By: Ted Dabrowski and John Klingner
The City of Danville’s struggles aren’t all that different from those of downstate communities across Illinois. Danville has seen its population drop by more than 20 percent from its peak last century. Residents’ earnings, adjusted for inflation, have fallen by more than 9 percent since the year 2000.
And manufacturing, once a staple of the community, has declined significantly. Gone are the General Electric, General Motors and Hyster factories and the 7,000 manufacturing jobs they provided.
But unlike so many other unfortunate downstate communities, Danville has found a way to persevere. It has diversified its economy and fought to attract new development.
Today, the city is host to many smaller industrial companies that alone provide 5,200 jobs. And companies like WatchFire, a maker of LED electronic signs and billboards, provide a solid jobs base for the city.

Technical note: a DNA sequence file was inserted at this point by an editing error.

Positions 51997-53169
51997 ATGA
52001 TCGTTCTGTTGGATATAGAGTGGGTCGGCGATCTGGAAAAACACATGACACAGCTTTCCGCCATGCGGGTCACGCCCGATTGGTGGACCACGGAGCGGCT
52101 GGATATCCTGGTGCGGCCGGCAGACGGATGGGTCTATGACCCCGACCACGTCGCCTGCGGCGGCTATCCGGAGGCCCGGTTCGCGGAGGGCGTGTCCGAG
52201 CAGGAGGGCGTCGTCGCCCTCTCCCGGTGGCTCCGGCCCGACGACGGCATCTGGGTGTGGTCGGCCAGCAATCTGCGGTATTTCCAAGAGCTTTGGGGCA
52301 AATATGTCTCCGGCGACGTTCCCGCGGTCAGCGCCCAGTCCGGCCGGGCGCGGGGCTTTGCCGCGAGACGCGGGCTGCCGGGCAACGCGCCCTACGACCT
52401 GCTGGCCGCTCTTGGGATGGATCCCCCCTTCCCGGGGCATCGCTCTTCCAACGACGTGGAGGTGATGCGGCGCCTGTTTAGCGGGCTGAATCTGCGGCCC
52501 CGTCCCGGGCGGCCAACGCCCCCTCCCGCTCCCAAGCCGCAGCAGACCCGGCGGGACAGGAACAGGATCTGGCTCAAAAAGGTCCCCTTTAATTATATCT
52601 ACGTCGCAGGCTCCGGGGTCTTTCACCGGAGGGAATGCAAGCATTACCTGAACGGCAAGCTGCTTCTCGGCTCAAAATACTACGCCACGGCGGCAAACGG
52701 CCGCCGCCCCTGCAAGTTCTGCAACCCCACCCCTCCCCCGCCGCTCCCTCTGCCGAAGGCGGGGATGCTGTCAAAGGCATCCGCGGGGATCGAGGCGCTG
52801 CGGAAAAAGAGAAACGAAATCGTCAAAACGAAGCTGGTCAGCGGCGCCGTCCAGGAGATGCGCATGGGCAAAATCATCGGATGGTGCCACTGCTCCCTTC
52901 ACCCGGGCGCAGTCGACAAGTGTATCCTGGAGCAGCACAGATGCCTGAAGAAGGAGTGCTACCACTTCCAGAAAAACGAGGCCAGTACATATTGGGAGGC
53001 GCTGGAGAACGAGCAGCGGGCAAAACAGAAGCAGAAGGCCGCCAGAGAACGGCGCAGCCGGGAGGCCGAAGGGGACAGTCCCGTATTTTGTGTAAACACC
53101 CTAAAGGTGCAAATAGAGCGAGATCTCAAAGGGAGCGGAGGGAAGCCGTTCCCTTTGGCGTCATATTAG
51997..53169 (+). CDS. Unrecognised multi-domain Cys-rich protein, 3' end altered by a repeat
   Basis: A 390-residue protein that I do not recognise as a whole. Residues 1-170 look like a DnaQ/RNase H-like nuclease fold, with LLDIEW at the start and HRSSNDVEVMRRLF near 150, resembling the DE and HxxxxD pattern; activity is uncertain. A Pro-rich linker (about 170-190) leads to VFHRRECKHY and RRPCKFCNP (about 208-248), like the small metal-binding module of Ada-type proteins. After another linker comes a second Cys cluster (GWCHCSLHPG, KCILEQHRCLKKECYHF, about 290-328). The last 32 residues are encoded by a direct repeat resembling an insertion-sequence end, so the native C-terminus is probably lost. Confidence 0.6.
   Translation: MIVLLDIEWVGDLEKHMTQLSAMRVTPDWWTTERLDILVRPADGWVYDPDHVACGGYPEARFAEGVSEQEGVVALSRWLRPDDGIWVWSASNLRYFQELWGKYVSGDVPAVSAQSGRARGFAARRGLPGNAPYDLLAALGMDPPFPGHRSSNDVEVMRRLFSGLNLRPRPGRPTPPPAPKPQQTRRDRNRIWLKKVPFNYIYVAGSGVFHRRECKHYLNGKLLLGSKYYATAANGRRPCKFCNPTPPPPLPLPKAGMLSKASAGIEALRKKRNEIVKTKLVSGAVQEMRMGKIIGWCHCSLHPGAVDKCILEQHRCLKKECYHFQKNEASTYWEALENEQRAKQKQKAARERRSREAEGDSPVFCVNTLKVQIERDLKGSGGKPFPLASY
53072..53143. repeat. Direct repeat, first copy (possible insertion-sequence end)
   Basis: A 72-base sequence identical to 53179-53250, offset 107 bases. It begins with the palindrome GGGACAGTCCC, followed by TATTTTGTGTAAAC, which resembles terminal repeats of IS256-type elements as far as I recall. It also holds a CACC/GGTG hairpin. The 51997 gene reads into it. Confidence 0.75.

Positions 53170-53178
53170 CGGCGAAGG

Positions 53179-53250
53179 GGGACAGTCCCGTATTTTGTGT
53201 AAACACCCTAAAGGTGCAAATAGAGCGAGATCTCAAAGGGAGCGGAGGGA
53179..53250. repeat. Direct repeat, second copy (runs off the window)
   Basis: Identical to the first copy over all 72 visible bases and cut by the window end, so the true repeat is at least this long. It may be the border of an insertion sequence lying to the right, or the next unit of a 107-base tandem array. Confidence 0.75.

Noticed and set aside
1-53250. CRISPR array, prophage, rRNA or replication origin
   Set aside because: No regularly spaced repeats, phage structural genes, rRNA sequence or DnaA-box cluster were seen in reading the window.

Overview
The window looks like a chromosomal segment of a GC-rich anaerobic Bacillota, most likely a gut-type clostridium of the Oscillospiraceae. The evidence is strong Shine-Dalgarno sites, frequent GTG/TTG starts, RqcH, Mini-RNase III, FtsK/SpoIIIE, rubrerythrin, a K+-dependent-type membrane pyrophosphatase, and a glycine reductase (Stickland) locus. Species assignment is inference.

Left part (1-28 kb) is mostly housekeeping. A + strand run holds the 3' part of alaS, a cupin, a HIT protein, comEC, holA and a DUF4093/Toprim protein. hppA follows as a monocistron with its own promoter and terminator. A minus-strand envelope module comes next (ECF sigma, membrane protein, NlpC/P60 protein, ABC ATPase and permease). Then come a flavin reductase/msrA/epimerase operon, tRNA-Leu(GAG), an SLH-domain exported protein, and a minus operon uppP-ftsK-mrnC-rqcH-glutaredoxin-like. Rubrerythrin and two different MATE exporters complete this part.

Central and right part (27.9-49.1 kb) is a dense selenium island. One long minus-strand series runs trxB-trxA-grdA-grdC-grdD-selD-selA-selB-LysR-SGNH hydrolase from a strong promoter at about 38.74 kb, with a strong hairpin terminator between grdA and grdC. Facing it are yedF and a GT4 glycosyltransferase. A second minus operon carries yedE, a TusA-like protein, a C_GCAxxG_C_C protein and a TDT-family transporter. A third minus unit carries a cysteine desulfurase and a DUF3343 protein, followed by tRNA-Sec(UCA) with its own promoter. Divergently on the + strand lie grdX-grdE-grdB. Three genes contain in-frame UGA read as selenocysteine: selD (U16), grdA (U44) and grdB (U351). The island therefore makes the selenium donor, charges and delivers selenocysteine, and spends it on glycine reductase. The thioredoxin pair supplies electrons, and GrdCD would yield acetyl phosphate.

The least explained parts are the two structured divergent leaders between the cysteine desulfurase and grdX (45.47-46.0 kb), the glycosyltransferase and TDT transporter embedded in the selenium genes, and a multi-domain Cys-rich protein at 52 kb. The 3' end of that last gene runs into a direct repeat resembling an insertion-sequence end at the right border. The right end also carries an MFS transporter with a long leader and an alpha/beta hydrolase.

Those changes have been necessary to keep people and businesses from moving right next door. Danville is just three miles away from the Indiana border, where sales and property taxes are much lower and where the state is friendlier to businesses.
But Danville’s ability to stay competitive is in jeopardy. Decades of state mandates from Springfield politicians have bloated the cost of local governments to the point where cities like Danville are heading toward insolvency.
Illinois cities simply have no power to control the costs that state lawmakers pile on. Instead, they are forced to build budgets and economies under rules far more burdensome than cities in neighboring states have to deal with.
For example, lawmakers grant most Illinois government unions the power to strike against the very residents they serve. And for those that can’t strike, the unions can demand an independent arbitrator whenever negotiations don’t go their way.